An alternative high school experience, called the Loudoun Field Center, will be offered at the Freedom Center in Lucketts beginning this fall, giving students an education in academia and trade skills, while immersed in the nature of the 100-acre Christian retreat grounds.
The seed program will begin with 25 learners this fall, which organizers hope will evolve to a 100-student community in coming years. Students will learn from a core curriculum provided by Bridgeway Academy, a homeschooling service, but the education goes beyond conventional courses such as history, mathematics and science.
“We’re going to teach kids how to communicate effectively with a lot of people. There’s a lot we can learn from books… but most of what we learn comes from conversations,” Interim Field Center Director Butch Porter said.
Students will learn from local business owners, tradespeople, and artists who visit the campus and share their experiences.
“This is life school. We’ll give them a wide exposure to vocational things. Electric wiring, construction, plumbing, first aid,” Paul Gernhardt, executive director of the Freedom Center, said. “All of these things have dual use. You can learn plumbing, and if you don’t want to get into plumbing, you at least know how to unclog your drain.”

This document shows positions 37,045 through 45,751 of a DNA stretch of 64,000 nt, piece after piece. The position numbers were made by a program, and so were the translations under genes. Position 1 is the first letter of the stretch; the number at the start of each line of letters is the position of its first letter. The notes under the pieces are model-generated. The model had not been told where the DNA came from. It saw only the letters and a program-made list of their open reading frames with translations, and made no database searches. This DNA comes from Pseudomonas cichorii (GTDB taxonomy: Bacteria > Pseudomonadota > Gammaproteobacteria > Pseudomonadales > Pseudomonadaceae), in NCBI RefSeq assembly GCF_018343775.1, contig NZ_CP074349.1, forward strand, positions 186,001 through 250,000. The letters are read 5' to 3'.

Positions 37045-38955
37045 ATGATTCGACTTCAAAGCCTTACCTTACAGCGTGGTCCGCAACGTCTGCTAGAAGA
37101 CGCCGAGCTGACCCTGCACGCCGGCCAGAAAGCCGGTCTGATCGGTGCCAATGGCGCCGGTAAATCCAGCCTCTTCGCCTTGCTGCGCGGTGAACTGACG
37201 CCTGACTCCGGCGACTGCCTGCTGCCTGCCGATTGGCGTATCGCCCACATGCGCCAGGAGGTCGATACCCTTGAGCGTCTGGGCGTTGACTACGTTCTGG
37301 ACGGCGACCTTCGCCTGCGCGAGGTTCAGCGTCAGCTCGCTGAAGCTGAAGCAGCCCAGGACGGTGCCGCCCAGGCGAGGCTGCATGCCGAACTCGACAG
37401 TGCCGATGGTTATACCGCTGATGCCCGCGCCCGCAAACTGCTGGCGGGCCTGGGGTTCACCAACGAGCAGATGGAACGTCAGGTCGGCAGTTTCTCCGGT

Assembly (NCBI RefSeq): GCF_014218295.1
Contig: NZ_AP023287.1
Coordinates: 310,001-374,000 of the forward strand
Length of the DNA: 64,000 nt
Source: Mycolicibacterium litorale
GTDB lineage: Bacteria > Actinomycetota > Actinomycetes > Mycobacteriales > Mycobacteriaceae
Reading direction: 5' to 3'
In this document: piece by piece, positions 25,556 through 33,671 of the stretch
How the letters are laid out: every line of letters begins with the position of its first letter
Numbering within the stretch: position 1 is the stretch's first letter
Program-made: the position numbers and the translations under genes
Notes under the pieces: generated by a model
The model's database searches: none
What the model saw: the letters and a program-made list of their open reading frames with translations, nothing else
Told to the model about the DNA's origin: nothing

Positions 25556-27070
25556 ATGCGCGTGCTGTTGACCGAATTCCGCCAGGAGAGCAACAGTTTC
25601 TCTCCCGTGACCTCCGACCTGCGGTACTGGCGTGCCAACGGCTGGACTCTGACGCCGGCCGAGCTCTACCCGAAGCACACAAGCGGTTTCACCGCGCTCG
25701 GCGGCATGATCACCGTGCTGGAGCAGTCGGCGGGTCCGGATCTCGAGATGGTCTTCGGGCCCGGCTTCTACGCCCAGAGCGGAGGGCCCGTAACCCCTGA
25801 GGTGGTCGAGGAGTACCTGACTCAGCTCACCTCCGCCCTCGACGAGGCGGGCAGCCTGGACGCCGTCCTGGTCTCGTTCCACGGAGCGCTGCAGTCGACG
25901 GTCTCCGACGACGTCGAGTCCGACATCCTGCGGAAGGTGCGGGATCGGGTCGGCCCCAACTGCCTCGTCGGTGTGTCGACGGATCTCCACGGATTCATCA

Gernhardt, a former telecommunications executive and investor, believes that society pressures students to make a life-altering financial commitment to attend college, though a college degree is often an unnecessary credential for many industries. Gernhardt tapped Porter, a Loudoun-based education entrepreneur, to assist in launching the program.
The two joked that the Loudoun Field Center’s final exam would be handing students a student loan application.
“If they sign it, they fail,” Porter said.
While he is kidding about the exam, teaching financial literacy will be a focus of the program.
“The point is they need to be able to read that document and understand the consequences of a $100,000 loan,” Gernhardt said
The Field Center experience will come with a Christian education, which the organizers believe will foster interpersonal skills.
“The idea is to create a high school that prepares kids for that moment when they turn 18. The way schools work is they are very input driven… we just have a slightly different view, in order to be prepared to succeed kids have to know what it means to pursue good and be a person of character,” Porter said.
The facility has a lake, baseball fields, volleyball courts, and an 18-hole disc golf course. Students will utilize the retreat center’s grounds for physical education classes.
The seed program currently has 15 students set to begin in the fall, with space for 10 more.